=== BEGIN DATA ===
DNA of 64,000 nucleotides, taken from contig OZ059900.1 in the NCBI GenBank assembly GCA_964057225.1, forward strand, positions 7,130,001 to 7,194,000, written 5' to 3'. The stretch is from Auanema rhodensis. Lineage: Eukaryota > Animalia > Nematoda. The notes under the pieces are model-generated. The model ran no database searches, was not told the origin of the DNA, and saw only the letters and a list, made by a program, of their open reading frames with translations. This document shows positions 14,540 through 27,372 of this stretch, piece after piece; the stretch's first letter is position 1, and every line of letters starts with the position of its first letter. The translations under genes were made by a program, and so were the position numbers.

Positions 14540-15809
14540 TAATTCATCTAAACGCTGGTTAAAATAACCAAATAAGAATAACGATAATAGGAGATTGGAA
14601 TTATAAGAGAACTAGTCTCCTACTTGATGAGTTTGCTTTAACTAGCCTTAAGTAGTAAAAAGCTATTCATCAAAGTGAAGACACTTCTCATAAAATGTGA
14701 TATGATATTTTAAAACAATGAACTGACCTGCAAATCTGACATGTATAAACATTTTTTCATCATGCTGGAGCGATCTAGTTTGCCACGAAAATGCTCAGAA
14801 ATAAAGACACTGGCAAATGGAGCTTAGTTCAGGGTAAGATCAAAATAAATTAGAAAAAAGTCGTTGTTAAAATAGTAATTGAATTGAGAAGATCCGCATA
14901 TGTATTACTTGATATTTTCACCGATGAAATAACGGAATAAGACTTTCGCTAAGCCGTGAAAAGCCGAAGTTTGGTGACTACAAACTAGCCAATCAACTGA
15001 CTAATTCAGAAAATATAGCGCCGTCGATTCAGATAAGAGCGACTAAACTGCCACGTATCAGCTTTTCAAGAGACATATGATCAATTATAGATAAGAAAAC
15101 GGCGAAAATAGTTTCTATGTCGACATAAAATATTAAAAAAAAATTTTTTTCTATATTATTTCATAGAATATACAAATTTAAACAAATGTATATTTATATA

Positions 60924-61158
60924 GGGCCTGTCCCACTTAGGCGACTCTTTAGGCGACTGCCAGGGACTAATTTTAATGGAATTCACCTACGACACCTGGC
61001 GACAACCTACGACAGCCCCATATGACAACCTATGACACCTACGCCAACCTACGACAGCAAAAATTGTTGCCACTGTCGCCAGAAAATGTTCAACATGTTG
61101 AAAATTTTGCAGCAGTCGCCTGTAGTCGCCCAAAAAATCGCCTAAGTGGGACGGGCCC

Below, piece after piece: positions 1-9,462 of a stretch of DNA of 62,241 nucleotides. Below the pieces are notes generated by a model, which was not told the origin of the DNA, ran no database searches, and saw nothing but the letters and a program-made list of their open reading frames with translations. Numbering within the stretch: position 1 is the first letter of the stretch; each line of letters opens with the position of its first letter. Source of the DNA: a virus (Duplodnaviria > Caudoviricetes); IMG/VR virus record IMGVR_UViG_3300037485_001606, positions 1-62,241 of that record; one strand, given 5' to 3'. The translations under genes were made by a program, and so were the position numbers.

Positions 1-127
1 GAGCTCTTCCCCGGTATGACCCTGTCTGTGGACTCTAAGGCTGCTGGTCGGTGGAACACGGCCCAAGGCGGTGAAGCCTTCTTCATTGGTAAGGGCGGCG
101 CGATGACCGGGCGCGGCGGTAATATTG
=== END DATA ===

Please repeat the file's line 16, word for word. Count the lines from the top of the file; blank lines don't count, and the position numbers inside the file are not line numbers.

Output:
1 GAGCTCTTCCCCGGTATGACCCTGTCTGTGGACTCTAAGGCTGCTGGTCGGTGGAACACGGCCCAAGGCGGTGAAGCCTTCTTCATTGGTAAGGGCGGCG